How to Strip and Stain a dining room table

DIY instructions for Stripping and Staining a Dining Room Table

strip wood, stain wood, table, wood stain, wood stripper

This post contains amazon affiliate links. See full disclosure policy here.

This project has been a long time coming. I've been dreading it. I've been in denial that it needed to be done.  Over 4 years ago I bought a new-to-me kitchen table.  I loved the shape, but the original finish- not so much. So I painted it gray on top and white legs. See the full post here.

paint, table, gray table with white legs

I was 100% thrilled with how it turned out. But I have kids and the top got damaged. When I tried to touch up the paint, it peeled off.

I had to strategically place items to cover the damage- chargers and a centerpiece for my Thanksgiving table and place settings.

A few weeks ago, I looked up directions how to strip and refinish a table.  Then I took a few weeks to gather my courage.  (I already painted the table once so I knew what an ordeal it was.)

Once I realized how close Thanksgiving was, I HAD to get it done!  We are having guests and need to eat at that table.  So I purchased supplies and there was no turning back.

This table is a beast and it's chilly outside, so I did this project right in my dining room.  I put a plastic drop cloth down to protect the floor.

Supplies needed to Strip and Stain a Dining Room Table

Citristrip Stripping Gel

Citristrip is AWESOME!  It doesn't smell bad and works so well!

I poured the citristrip into a metal bucket.  Then using an inexpensive paint brush, I applied the stripper to the table.

Once the stripper was on the entire top of the table, I covered it with another plastic drop cloth.  Citristrip is really not that smelly.  I thought it smelled, well, citrusy.  But since I was doing it indoors, covering the table kept the fumes to a minimum and helped the stripping to act faster.  The directions say it can be left on up to 24 hours.  I left it on for about 10.

Using the plastic scraper, I scraped the paint off the table going in the direction of the grain.  It was really cool to see the paint come off in big strips!  I kept a box near by to throw the strips of paint in.
I didn't apply the stripper thick enough in some spots, so I had to reapply.

After I scraped it with the plastic scraper, I went back and scraped off bits of paint with a metal putty knife, wire brushes and odorless mineral spirits.

There was a little bit of a shiny finish still left of the table so I applied more citristrip and scraped the top of the table with a wider putter knife.

Then I went back over the table with the putty knife, a wire brush and a rag dipped in mineral spirits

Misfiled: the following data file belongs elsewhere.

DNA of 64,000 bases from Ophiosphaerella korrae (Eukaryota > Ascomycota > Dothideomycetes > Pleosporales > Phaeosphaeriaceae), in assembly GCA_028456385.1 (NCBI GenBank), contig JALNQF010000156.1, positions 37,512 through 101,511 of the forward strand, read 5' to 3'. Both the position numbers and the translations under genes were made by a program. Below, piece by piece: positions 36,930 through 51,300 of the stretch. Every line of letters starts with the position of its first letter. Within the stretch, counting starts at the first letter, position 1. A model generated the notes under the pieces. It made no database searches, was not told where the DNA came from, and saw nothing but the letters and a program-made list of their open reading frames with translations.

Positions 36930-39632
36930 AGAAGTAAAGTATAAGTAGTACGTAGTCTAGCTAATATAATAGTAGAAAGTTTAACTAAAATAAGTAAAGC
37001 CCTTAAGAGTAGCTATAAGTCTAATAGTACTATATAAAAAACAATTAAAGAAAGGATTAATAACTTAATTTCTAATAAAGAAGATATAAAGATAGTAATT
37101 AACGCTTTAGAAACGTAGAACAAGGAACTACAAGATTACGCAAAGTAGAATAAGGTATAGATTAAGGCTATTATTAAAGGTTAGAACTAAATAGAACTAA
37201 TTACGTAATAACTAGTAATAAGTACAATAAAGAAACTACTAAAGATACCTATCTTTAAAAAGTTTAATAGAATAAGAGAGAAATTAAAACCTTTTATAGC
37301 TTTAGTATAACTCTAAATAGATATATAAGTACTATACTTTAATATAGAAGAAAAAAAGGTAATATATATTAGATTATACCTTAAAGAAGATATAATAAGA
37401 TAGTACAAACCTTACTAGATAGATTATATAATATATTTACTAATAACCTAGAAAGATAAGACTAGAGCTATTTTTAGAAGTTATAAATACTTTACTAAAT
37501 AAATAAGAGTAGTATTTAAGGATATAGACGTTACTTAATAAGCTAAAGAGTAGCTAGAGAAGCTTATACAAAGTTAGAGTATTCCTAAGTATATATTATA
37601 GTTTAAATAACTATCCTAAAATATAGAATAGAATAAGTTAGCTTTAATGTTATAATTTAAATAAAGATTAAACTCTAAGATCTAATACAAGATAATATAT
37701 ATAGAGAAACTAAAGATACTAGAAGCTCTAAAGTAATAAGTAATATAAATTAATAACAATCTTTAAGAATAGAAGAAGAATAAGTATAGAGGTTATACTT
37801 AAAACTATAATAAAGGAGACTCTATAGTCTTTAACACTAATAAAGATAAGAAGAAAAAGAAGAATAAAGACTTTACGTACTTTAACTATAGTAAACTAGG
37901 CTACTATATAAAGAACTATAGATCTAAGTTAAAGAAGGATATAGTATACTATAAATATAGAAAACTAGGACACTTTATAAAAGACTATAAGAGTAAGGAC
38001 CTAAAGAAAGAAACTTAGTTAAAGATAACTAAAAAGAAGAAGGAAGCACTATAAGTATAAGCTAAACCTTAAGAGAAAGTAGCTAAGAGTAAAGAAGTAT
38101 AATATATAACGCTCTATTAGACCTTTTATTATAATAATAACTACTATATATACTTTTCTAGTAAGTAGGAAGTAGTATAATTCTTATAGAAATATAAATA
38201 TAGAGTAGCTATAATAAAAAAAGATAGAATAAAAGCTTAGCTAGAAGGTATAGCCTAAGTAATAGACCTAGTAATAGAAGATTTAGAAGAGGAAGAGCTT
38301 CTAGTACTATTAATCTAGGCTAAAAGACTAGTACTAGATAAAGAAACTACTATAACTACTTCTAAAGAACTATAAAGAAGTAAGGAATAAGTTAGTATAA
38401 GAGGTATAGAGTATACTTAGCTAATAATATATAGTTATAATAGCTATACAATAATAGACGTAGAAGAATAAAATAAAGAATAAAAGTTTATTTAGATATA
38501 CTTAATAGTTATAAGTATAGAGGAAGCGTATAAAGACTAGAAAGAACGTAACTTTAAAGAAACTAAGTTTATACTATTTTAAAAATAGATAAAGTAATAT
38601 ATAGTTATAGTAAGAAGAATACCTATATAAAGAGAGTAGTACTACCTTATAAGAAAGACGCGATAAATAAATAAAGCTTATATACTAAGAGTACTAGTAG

over and over again until there was no more rogue pieces of paint anywhere.

I gave the table another wipe down with mineral spirits and a rag.  Since some of the stripper, a lot of the old paint and some mineral spirits dripped onto the plastic drop cloth, I threw it out.  Then I laid down a fresh drop cloth and got to work staining.

gray stain, stain table

I gave the table a coat of Minwax Classic Gray stain.  To apply, I used a sponge brush.  I brushed on the stain in long strokes with the grain of the table.  I let it sit for a few minutes, then wiped the excess off with a rag.  I waited about 8 hours then repeated the process.

You can't tell in this photo, but the gray stain was a little blue.  I wasn't very happy with it all.

Out in my supplies I found some dark walnut stain.  So I went over the gray stain with it, using the same brush on, wipe off method as above.  This deepened the stain color.  The gray gave it dimension and made it look weathered.  Just the look I was going for!

After waiting another 8 hours for the stain to dry, I gave it a top coat of Polycrylic Protective Finish in matte, following the directions on the can.  After about 2 hours, I lightly sanded with 220 grit sand paper and gave it another coat.  Then waited 2 more hours, sanded and gave it a 3rd coat.

In between coats I stored my paint brush in a baggie so I didn't have to keep washing it out each time.

The directions say the table is dry to the touch after a few hours and safe to use normally after 24.  I gave it 36 just to be safe.

I am SO happy with the way it turned out!

I love the layered, weathered color and the matte finish top coat is beautiful!

Our table was out of commission for almost a week, because of all of the dry time.  I almost quit and burned the table to the ground. But now I'm glad I persevered!  :)

I suppose I'm going to have to let my kids eat at the table again sometime.  I'll probably cover it with a table cloth for a little while longer to protect the finish.

I am so happy with the way it turned out! It was worth how long it took to get done!


Supplies used: